For the Swedish customer Gotland Energy (GEAB), Dürr Megtec has therefore developed a plant that is based on the principle of regenerative thermal oxidation (RTO). Here, ignition is triggered by an electrically powered heating coil. This means the plant requires less methane but can still achieve ignition and incinerate exhaust gases. Lisa Larsson, Waste Engineer at GEAB, explains that the heat generated through this process is enough to heat 100 single-family homes for a whole year. “The income from this even covers the operating costs of the plant.” Apart from Sweden, many other countries are looking for ways to use landfill gas sustainably. For them, Dürr’s innovation could be the solution.
Quality is key for automakers – especially when it comes to paint. However, monitoring the quality of the paint coat takes time. Therefore, a Dürr team has developed the → EcoReflect light tunnel. It helps to identify even the smallest defects in surfaces more easily and quickly. An additional advantage is that the LED technology employed requires less than half the energy consumed by conventional fluorescent tubes.
Drying ovens for paint shops are as big as several garages in a row, and their weight is huge. Producing them individually used to involve a great deal of manual work and was therefore very time-consuming. The members of an international Dürr team have now solved this problem: They have reworked the process to enable semi-automatic flow production of compact and standardized modules. This simplifies production and lowers costs substantially.
Spin test systems are used by technicians to test the load limit of rotors – at up to 240,000 revolutions per minute. This naturally leads to deformations, which must stay within defined limits. Schenck RoTec developers have enhanced the spin test systems even further: A measuring system now also records the expansion of the rotor surface during spinning. The information thus gained helps to improve the design of drives, for example, for electric vehicles.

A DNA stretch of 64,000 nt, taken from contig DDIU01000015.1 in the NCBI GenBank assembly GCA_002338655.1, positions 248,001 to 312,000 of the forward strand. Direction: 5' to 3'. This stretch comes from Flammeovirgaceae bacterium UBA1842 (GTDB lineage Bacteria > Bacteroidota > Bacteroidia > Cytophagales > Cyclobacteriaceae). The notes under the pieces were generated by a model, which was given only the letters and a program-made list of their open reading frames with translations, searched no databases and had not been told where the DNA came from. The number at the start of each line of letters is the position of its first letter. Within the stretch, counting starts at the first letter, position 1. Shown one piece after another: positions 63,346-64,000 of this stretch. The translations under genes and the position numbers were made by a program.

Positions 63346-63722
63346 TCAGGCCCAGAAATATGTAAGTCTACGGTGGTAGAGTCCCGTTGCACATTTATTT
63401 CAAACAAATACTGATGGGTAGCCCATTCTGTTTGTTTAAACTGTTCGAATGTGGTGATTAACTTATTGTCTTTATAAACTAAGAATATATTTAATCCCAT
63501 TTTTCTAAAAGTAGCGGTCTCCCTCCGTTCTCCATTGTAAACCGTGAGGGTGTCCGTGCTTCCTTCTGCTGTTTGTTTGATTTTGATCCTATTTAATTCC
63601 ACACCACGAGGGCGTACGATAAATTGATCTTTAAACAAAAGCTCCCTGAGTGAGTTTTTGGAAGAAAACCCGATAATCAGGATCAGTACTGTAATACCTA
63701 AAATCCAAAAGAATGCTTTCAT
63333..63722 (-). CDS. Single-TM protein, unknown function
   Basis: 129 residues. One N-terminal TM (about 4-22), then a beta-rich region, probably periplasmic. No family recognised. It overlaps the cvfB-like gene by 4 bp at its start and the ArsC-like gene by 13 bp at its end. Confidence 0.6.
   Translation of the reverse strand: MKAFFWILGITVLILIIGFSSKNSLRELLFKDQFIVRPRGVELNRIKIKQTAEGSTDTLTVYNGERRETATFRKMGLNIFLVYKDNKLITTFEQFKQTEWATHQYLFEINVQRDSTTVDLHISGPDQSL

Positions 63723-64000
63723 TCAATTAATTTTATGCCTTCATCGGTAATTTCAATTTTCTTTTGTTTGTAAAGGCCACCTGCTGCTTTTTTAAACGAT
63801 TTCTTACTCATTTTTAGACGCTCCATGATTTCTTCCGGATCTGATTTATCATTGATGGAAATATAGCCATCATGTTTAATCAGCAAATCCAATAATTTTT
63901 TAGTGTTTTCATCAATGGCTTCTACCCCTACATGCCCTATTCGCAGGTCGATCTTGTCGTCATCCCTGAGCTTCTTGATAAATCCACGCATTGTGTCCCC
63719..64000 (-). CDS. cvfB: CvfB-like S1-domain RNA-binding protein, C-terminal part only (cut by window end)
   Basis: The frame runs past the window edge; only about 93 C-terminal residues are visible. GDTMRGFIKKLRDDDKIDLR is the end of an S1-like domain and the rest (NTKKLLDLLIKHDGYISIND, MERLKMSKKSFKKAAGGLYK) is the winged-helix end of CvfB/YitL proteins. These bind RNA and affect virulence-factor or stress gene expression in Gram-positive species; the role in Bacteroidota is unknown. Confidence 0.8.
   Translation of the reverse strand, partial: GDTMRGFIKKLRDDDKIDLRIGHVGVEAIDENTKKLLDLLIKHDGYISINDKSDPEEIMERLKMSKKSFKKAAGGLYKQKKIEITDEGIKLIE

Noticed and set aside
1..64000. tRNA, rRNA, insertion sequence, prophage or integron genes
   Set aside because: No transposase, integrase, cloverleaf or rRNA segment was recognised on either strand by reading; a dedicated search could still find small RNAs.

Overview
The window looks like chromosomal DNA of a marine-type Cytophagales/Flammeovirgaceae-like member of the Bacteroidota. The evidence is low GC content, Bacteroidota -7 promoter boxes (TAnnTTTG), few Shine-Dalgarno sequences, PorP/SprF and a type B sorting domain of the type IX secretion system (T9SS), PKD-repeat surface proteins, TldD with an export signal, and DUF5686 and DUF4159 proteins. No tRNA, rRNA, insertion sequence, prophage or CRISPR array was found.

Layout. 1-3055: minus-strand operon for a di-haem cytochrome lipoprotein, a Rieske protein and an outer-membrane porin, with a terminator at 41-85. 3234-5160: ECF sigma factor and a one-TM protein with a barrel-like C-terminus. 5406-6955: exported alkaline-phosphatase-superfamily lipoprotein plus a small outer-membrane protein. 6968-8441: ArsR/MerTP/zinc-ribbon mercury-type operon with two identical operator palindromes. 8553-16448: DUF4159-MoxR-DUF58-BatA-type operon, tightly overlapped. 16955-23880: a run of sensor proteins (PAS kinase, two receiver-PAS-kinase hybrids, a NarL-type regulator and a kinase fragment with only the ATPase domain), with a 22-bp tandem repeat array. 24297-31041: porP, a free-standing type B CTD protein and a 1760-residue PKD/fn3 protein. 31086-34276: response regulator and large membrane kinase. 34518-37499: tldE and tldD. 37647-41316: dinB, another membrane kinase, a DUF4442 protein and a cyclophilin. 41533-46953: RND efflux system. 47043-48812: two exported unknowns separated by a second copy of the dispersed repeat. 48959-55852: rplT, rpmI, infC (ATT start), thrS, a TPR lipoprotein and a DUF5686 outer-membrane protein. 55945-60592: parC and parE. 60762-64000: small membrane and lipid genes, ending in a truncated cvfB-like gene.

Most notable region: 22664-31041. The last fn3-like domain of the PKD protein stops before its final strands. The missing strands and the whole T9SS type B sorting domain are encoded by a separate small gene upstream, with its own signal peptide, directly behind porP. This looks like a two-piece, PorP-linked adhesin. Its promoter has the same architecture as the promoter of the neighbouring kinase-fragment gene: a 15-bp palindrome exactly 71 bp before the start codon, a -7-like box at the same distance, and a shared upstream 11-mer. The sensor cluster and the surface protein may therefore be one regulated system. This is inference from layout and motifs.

Mr. Dürr, what does innovation mean for you?
The job of a company is to create products that society needs. This is what innovation must focus on. Many things are technically possible, but not everything is relevant. A good product developer therefore begins by studying the customer’s requirements. At Dürr, practice-oriented innovation has always been a priority. This cements our position as a market leader. Seminal innovations in our markets, namely the automotive industry and furniture production, must come from us and not from our competitors.
20 years ago, you launched the Heinz Dürr Award. Why?
Innovation does not happen at the touch of a button, and it cannot be demanded. You need employees with good ideas. And you must encourage and support such employees. The award is designed to help us do so.
To this day, you present the awards personally. What characterizes the employees who receive them?
In your professional life, you always have to keep that curiosity alive and occasionally explore something unusual. I can sense this mindset in the award-winners I speak to. They are people who don’t stop thinking when they clock out at the end of the day, but who want to keep improving their products.